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Jeff Vasilinda becomes the Vasilinda Family’s first published author!

Canvassing Controversy in Duval County

October 28th, 2020 by Mike Vasilinda

Both political parties and an army of lawyers are keeping an eye on the Duval County Canvassing Board.

In early October the board adopted a rule without public notice, restricting who could attend meetings and forbidding television cameras or cell phones from taking pictures at meetings.

Both are contrary to state law.

In the state capital and 65 other elections canvassing meetings, reporters are allowed in and so are their cameras.

The one exception is in Jacksonville, where the Duval canvassing board banned television and cell phone photos.

The First Amendment Foundation says it’s wrong.

“A ballot is a public record,” said Pamela Marsh with the First Amendment Foundation. “We have a Sunshine Law problem where the meetings aren’t open to the public. The press isn’t allowed to be in there, and we have a public records problem.”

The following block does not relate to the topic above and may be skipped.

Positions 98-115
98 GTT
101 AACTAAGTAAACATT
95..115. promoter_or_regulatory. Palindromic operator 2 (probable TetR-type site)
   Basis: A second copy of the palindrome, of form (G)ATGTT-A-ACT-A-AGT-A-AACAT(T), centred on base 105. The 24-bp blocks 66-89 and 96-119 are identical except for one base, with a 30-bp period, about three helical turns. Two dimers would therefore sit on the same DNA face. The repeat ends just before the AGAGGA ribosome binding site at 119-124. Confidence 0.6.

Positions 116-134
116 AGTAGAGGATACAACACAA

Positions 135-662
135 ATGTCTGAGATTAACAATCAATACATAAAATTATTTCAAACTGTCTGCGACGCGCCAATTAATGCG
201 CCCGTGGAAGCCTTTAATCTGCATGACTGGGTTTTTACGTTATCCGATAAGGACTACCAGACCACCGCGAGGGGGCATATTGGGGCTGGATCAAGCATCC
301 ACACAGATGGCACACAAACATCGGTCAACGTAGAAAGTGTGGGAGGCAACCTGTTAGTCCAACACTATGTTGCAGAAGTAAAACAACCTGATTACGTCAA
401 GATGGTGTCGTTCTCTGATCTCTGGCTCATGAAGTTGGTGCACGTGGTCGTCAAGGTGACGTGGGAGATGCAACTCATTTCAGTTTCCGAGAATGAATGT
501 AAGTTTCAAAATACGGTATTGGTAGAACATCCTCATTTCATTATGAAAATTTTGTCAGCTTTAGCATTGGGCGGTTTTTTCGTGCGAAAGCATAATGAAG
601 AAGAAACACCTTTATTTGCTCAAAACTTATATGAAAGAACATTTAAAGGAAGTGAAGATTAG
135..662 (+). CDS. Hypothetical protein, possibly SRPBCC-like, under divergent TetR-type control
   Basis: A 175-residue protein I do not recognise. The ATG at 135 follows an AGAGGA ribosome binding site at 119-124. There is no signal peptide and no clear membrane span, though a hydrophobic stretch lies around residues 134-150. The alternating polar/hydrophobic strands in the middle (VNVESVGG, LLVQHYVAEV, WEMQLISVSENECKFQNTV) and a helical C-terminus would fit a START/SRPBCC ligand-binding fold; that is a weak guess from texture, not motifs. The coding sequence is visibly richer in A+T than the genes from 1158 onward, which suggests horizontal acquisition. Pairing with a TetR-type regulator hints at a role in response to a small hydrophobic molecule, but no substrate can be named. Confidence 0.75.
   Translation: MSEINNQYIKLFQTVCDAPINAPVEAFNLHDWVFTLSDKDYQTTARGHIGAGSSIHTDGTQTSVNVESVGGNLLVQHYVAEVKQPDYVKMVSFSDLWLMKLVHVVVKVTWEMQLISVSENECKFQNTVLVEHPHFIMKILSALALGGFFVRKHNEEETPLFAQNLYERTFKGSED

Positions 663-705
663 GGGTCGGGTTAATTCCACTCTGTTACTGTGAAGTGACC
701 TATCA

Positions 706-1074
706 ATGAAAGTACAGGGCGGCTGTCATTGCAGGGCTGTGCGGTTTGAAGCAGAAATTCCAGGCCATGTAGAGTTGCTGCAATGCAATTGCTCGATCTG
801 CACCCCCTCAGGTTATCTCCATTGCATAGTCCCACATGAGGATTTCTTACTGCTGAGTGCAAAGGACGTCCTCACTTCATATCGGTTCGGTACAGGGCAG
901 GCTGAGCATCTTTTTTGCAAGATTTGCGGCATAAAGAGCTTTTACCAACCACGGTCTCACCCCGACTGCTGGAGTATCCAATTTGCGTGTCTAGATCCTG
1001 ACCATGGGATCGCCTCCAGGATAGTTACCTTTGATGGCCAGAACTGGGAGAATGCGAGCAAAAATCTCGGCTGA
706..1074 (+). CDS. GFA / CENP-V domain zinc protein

After pressure, the Duval board on Tuesday started live streaming video of the questionable ballots, but there is no recording.

Unlike Jacksonville, Leon County and others allow observers to get up close and view questionable ballots and photograph them for possible future legal action.

Under state law, actions taken at meetings out of the Sunshine can be invalidated by a court, but lawyers tell us that would be a big ask because it could delay the counting of ballots.

“There are lot of lawyers in Duval county, watching this, wondering how to fix it,” said Marsh.

The rule change to not all photographs was voted on October 9th, but there was no mention of the rule change on the boards published agenda, which could be another violation of the Sunshine law.

In Leon County canvassing meetings photographers and observers have access to every mis-marked ballot.

Leon Elections Supervisor Mark Earley said he wouldn’t have it any other way.

“Transparency is the name of the game here to add trust to our elections process. So we very much like having cameras here and people,” said Earley.

And the First Amendment Foundation said voter confidence will suffer if voters aren’t sure their intent was considered by a canvassing board.

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